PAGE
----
Visual Arts overcomes virtual roadblocks


Sophia Mattioli

Though converting to a digital learning plan can be hard for both teachers and students, most can still see the bright side.

This year Carlmont’s Visual Arts Department has met students’ and teachers’ expectations, with a few speed bumps along the way.

Carlmont has a vast amount of visual arts classes, including Illustration and Design, Studio Art, Ceramics, Digital Photo, and many more. 

Throughout in-person learning, art classes are famous for their extensive materials, projects, and welcoming classroom communities. Within normal circumstances, teachers have an immense opportunity to supervise and connect with students. This year, that lack of connection and control is the biggest adjustment.

“I’m not sure that giving up control isn’t actually better for me and better for the students because students have to control themselves…Eventually, people are going to stop telling you what to do, and you’re going to have to figure it out,” Julia Schulman said.

Schulman has taught at Carlmont since 2007. This year, she teaches both Art I and Illustration and Design I and II. Schulman finds that recreating a connection through Zoom can be complicated.

“Every year, I have four large tables with ten students per table. What always happens is that at every table, they become really good friends…I can see students creating really interesting and close bonds, and that’s the one thing I don’t feel is recreated to the same extent,” Schulman said.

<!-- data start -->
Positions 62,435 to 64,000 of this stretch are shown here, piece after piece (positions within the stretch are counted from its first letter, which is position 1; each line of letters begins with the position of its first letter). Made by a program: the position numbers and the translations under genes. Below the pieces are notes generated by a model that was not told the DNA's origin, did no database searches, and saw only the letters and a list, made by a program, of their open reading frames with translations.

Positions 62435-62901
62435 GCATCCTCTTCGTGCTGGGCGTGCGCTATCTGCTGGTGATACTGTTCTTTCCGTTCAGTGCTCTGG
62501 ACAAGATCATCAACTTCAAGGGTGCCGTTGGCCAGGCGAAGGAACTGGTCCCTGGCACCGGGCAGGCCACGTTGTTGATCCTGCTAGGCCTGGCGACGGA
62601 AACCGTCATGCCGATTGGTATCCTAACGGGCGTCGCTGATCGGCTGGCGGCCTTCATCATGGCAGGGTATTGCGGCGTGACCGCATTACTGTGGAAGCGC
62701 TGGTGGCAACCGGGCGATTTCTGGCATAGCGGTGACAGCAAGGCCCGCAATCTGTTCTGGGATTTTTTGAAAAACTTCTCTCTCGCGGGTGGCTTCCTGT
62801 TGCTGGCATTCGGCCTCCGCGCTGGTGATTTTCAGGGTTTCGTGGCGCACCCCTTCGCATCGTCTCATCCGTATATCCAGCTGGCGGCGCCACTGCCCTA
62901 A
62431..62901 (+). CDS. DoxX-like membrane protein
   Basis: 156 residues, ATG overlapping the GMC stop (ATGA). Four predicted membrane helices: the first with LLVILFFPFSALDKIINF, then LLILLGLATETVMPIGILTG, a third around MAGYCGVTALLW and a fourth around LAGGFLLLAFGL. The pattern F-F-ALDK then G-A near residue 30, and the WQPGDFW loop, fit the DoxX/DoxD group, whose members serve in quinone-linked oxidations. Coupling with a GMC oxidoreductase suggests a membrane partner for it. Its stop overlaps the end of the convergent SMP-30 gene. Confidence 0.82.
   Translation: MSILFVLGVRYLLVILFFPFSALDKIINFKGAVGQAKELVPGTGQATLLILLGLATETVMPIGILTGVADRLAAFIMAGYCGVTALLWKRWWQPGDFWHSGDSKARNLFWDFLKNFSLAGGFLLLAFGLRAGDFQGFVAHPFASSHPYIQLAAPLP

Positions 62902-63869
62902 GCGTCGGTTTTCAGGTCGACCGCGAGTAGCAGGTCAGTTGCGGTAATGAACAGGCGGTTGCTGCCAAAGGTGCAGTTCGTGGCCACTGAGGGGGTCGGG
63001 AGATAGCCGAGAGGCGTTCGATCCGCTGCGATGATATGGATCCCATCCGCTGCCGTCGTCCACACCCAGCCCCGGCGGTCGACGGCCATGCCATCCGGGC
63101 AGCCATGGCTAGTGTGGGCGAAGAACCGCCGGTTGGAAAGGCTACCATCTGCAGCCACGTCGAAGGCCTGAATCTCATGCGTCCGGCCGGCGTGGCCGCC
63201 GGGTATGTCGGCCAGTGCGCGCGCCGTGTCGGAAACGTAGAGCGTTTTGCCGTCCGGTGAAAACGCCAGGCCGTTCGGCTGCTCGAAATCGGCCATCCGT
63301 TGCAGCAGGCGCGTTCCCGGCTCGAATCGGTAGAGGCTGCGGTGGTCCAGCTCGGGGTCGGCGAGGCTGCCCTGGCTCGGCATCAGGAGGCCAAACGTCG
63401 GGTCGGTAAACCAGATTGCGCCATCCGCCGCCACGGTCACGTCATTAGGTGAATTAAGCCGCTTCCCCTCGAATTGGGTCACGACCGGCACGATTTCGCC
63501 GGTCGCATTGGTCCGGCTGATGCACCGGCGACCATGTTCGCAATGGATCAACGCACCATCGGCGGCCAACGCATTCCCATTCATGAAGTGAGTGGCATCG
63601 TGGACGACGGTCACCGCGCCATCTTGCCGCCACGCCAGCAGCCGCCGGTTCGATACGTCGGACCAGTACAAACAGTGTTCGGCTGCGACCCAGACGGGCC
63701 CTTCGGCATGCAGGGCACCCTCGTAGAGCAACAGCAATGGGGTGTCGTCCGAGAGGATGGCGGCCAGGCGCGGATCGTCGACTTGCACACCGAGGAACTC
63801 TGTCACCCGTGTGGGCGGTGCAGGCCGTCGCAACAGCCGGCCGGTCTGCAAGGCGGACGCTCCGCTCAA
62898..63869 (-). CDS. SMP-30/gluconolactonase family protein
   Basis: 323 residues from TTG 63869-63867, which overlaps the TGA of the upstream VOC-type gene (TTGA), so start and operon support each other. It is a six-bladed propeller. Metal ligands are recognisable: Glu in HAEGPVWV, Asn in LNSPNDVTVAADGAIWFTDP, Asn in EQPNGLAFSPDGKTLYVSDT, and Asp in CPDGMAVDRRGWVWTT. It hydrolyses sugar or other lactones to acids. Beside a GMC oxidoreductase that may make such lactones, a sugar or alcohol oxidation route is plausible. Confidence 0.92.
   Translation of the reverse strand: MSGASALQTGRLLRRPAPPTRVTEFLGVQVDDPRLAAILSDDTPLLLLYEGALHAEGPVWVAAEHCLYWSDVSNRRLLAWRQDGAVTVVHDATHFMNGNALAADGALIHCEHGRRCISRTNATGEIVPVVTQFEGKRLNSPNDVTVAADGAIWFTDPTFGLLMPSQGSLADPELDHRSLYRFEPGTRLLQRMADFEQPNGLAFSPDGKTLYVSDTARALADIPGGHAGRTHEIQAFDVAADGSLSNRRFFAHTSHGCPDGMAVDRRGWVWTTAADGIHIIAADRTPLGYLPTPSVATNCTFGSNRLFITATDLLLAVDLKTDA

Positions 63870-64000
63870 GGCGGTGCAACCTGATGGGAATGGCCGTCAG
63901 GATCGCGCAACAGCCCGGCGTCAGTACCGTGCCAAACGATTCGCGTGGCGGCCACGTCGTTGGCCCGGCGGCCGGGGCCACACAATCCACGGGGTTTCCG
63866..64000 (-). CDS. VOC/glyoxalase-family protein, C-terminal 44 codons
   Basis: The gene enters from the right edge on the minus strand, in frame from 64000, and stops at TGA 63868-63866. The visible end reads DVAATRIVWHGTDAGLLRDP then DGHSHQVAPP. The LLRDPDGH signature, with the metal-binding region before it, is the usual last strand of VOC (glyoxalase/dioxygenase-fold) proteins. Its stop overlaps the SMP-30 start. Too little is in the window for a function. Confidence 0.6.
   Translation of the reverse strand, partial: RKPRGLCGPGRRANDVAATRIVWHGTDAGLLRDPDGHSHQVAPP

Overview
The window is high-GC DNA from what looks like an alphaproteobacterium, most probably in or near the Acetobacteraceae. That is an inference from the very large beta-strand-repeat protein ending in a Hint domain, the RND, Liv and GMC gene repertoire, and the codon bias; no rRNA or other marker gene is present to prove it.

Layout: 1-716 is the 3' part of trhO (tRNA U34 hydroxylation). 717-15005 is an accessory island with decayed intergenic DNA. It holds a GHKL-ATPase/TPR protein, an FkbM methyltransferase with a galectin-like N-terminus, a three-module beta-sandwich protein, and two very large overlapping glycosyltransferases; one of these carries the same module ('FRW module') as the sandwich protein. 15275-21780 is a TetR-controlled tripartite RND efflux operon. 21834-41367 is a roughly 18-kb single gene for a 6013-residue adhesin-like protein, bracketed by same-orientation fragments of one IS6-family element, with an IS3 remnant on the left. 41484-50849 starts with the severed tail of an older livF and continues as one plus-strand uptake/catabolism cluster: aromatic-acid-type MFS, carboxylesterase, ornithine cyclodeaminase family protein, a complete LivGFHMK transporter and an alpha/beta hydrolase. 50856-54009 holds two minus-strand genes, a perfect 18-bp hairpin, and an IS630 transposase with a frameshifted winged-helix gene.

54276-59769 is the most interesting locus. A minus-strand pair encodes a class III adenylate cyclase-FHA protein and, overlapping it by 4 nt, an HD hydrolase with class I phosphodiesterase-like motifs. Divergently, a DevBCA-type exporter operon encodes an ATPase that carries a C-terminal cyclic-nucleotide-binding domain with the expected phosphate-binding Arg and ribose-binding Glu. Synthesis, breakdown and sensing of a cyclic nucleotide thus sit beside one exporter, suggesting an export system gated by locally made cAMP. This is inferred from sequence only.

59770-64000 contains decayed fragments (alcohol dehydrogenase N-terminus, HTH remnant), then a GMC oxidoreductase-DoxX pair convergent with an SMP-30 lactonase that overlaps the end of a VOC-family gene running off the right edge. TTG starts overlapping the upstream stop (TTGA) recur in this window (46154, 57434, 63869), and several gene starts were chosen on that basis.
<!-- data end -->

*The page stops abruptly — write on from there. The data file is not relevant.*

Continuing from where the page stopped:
According to sophomore and Art I student, Michael Dell’Aquila, some significant changes in his class were made in line with this year’s schedule

“Projects are simpler because Ms. Schulman wants to work on them in class, and there’s less in-class time to work with,” said Dell’Aquila. He mentioned their current Mandala Project, which has shrunk from a drawing with seven rings to just four.

Hailey North, a sophomore and Digital Photo student, agreed that some classes can’t translate everything virtually and have the same outcome.

“I really like how we have access to Photoshop and Lightroom, though they aren’t letting students check out cameras, so that’s pretty big,” North said, referring to the difference of distance and in-person learning.

According to North, both pros and cons have come with distance learning; Schulman has the same experience as a teacher. She likes to focus on the pros or the gain; students still get the creative aspect and outlet despite the loss of connection and collaboration.

“It’s not the same as entering a classroom. The smell of it, the look of it. But that’s okay, you’re going to lose stuff, and you have to be okay with that,” Schulman said.

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